Depression and self-harm
When young people are very low or depressed, they may engage in self-harm behaviour. This refers to any harmful act or behaviour that is aimed towards themselves, either directly (eg cutting or burning the skin or banging one’s head against a hard surface) or indirectly (eg engaging in risky behaviour such as drug taking or unprotected sex). It’s understandable for parents and other adults to be very concerned about self-harm, but it’s important to remain calm in order to try to understand what might be going on for them.
Self-harm can be very transient or last for a longer period of time, but normally takes place when a young person feels anger, distress, fear or worry (when they feel overwhelmed or hopeless). In other words, it’s an attempt to cope with something that feels very difficult.
Read the following quote from a young person which gives an insight into this behaviour:
‘Cutting for me releases all the built-up anger and frustration and pain I feel inside. There are many things that happen to me in my life which cause the pain I feel and how I release it. Mostly the feelings of isolation like being outcast pretty much from relationships altogether. I don’t feel like I am a very stable person and I hate myself a lot of the time. I think body image also has a lot to do with my cutting. School is stressful, home life I can’t handle sometimes’.
Self-harm might be triggered by a variety of things, including relationship difficulties, trauma, bereavement, abuse, bullying, negative life events and general pressure (eg around exam time) and may fulfil a number of functions including:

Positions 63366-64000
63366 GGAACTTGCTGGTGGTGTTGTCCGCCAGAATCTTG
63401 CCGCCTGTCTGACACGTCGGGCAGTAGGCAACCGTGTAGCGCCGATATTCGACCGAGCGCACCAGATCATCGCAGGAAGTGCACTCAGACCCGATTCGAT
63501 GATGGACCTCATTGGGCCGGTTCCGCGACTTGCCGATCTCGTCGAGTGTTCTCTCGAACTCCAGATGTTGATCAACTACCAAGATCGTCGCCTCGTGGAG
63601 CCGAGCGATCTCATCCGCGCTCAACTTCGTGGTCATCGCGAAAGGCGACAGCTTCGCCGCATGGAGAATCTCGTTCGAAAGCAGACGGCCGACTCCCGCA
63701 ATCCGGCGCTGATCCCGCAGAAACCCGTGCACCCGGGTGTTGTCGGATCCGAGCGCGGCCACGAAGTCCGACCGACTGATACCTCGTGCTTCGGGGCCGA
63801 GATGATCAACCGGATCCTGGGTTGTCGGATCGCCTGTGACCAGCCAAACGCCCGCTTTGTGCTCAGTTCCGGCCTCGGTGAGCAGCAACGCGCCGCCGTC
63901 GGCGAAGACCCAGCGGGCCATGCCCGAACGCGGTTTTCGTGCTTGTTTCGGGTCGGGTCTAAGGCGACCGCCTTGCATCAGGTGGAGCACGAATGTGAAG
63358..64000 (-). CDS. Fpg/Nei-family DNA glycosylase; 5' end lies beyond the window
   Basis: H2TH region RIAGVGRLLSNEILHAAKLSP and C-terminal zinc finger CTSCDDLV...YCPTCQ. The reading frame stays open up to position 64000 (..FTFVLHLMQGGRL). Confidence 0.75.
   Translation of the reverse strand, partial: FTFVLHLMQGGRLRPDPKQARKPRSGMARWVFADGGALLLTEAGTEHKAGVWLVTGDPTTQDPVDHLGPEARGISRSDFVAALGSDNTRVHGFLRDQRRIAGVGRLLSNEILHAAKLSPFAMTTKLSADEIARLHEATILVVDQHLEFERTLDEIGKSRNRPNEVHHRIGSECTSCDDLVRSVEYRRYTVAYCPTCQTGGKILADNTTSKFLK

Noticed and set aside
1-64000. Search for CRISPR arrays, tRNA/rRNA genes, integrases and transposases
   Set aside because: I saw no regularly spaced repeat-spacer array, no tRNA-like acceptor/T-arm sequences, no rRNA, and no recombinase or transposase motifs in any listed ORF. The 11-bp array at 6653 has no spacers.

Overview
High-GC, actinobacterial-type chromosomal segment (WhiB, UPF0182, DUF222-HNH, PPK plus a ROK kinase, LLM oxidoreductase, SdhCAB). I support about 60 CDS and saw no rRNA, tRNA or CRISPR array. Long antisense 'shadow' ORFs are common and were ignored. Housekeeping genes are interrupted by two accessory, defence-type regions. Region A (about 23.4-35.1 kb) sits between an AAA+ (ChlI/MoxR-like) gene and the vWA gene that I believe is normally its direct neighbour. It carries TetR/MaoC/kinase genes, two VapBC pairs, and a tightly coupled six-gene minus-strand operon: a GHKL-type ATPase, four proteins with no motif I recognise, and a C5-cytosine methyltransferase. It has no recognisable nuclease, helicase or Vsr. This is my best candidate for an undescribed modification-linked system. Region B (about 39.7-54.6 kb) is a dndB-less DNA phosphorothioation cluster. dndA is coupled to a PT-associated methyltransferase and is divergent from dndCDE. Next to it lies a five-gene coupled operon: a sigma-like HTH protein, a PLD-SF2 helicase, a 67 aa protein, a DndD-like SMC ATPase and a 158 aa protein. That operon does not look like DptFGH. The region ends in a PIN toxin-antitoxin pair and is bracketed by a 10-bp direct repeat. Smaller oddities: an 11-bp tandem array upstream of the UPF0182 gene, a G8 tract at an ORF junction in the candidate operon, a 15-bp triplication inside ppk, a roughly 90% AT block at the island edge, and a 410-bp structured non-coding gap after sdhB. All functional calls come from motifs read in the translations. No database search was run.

- Feeling anything else apart from the distressing emotion
- Escaping from fear, depression, fear or guilt
- Escaping from distressing images
- Relieving feelings or anger or frustration
- Regaining a sense of control (when everything else feels out of control)
- Following the behaviours of others to gain a sense of belonging
Whilst it’s understandable to be very concerned about a young person who is self-harming, it may not be helpful to simply ask them to stop; this may not even be possible for someone who has been using this as a coping mechanism for some time, and may increase the pressure they feel under. If you want to discuss the self-harm, it may be useful to think about the following aspects:
- What seems to set off the self-harm or make it more likely (what are the triggers)?
- What function does the self-harm have (how does it help with things – eg does it stop the overwhelming thoughts, or block out painful emotions)?
- What seems to help (are there any situations or people which help your child not to self-harm)
These questions can help you and your child to understand the self-harm better, and to consider alternative coping strategies which may be less harmful to them. For further information about understanding self-harm, keeping your young person safe and offering alternative coping strategies, the UK websites Young Minds and Harmless are useful.
The Young Minds website also has resources for parents/carers, professionals and young people which can be accessed here.
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